Natural Easter Egg Dye

Natural Easter Egg Dye

Easter is here and it is time to dye those Easter eggs, but this year we decided we needed to add a little twist so we stopped by Geranium Lake Flowers (503-228-1920) to get some ideas from one of the most creative people we know, Kim Foren. She brought out her recipe for ‘botanical inspired’ Easter eggs. These eggs are made by using onion skins or beets to create a dye. First you need to get some raw, unboiled eggs. Then you take some small, pressed flowers and foliage from your garden and then hold them in place with a small piece of nylon. You pull the nylon tight over the egg (don’t break the egg) and tie it tight with zip-tie or string. Then you boil the water with vinegar and the onion skins in the water bath. After it boils about 10 minutes you pull the egg out and let it cool down. After it cools, cut off the nylon and rub a little vegetable oil on it to give it a sheen and you are done. People will be amazed how great they look and they add a great touch to your holiday table! You can find the step-by-step directions here.

Roasting Spring Vegetables

Roasting Spring Vegetables

If you have been to your local grocery store you may have noticed the huge selection of fresh garden vegetables that are now showing up. It is so exciting to see all these new veggies, but most of us just seem to cook the same vegetables over and over again. To get a different take on cooking these vegetables we stopped by World Foods Portland (503-802-0755) at their new Everett Street location and talked with Chef Mirna Attar. Mirna is the chef at Ya Hala (503-256-4484) and supervises the cooking staffs at both grocery stores. She loves this time of year because of all the great fresh fruits and vegetables that are showing up. Judy joined her in the vegetable section of the store to pick some fresh vegetables for her simple dish. Mirna started with Fava beans and then picked up okra, broccolini, asparagus, mint, sugar snap peas, shallots and garlic. Then we moved to the kitchen. On 2 large trays she cut up the vegetables. One the first tray she sliced the fava beans down the middle. She can use the fava beans with the pods early in the spring while they are soft. If it were later in the season she would only use the beans themselves. She then sliced the okra down the middle as well. Sliced shallots and garlic cloves were sprinkled on the top and then she covered it all with olive oil, salt and pepper. This went into the oven first since these are larger and harder vegetables and need a little longer to cook. The oven was set at 450 degrees and these need to stay in the oven around 15 minutes.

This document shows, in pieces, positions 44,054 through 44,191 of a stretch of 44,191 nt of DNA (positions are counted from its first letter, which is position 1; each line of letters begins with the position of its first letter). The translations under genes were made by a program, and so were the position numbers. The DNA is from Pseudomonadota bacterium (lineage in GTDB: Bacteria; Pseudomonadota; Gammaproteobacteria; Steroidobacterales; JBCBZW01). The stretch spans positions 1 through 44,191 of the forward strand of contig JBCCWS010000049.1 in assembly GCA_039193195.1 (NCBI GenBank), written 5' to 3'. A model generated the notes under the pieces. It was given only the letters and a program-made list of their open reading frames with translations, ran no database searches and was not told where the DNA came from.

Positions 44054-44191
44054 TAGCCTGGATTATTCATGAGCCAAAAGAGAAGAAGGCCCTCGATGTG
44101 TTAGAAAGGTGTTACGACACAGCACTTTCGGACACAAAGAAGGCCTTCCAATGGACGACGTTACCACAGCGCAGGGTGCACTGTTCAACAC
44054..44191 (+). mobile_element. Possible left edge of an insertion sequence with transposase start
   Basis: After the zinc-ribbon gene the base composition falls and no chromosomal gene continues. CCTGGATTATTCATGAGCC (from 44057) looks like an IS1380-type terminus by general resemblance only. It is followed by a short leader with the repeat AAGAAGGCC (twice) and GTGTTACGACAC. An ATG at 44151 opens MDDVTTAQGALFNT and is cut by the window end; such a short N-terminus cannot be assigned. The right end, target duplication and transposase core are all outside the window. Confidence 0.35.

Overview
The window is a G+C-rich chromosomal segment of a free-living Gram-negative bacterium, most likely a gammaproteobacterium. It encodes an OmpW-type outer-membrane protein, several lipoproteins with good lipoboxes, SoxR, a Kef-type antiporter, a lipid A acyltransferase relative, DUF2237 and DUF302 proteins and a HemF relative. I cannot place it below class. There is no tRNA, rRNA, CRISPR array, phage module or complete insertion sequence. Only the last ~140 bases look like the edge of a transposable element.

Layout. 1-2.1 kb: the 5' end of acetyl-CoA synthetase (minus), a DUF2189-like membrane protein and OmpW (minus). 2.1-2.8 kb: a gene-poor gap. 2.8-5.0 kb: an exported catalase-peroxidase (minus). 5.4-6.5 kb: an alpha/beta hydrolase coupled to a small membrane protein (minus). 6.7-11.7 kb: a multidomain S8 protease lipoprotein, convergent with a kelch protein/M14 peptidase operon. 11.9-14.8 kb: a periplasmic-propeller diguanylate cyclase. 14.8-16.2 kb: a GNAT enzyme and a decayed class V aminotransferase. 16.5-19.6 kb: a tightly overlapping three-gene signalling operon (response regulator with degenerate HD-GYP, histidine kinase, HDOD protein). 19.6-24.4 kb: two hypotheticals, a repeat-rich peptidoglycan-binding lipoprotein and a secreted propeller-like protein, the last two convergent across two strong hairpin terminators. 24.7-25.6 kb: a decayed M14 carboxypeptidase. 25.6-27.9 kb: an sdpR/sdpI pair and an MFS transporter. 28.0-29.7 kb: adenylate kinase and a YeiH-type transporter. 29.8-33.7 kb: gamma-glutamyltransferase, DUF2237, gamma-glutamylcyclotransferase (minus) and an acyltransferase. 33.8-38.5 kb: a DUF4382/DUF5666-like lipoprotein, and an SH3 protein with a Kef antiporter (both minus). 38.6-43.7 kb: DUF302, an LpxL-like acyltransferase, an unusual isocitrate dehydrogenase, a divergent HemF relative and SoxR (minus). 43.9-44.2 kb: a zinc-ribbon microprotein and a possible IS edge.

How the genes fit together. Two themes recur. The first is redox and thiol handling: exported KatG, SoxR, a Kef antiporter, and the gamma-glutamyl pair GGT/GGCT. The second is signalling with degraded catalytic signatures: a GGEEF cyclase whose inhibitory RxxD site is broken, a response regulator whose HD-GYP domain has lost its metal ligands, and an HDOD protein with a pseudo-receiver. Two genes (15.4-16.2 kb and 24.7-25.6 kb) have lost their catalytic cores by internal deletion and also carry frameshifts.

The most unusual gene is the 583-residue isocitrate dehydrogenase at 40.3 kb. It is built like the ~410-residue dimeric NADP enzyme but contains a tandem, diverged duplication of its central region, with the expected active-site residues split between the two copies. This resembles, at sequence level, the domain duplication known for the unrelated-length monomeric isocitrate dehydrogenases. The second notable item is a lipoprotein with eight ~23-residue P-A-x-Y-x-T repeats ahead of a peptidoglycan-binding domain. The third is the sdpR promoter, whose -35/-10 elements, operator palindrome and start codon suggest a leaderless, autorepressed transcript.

Next came the second tray and this had the asparagus spears, the broccolini and the sugar snap peas once again covered with sliced shallots and garlic cloves, plus the usual olive oil, salt and pepper. This just needed to cook for about 10 minutes. Once the trays came out they were combined in one bowl and then dressed with parsley, mint leaves, feta cheese and drizzled with olive oil again. It was fantastic and so easy to do!

If you are looking for a great grocery store that carries a lot of what you need and things you have to try, then stop by either World Foods locations, on Everett and on Barbur. They have a huge selection of wines at both locations, full deli’s and some of the best ethnic food selections from the Mediterranean region in the area.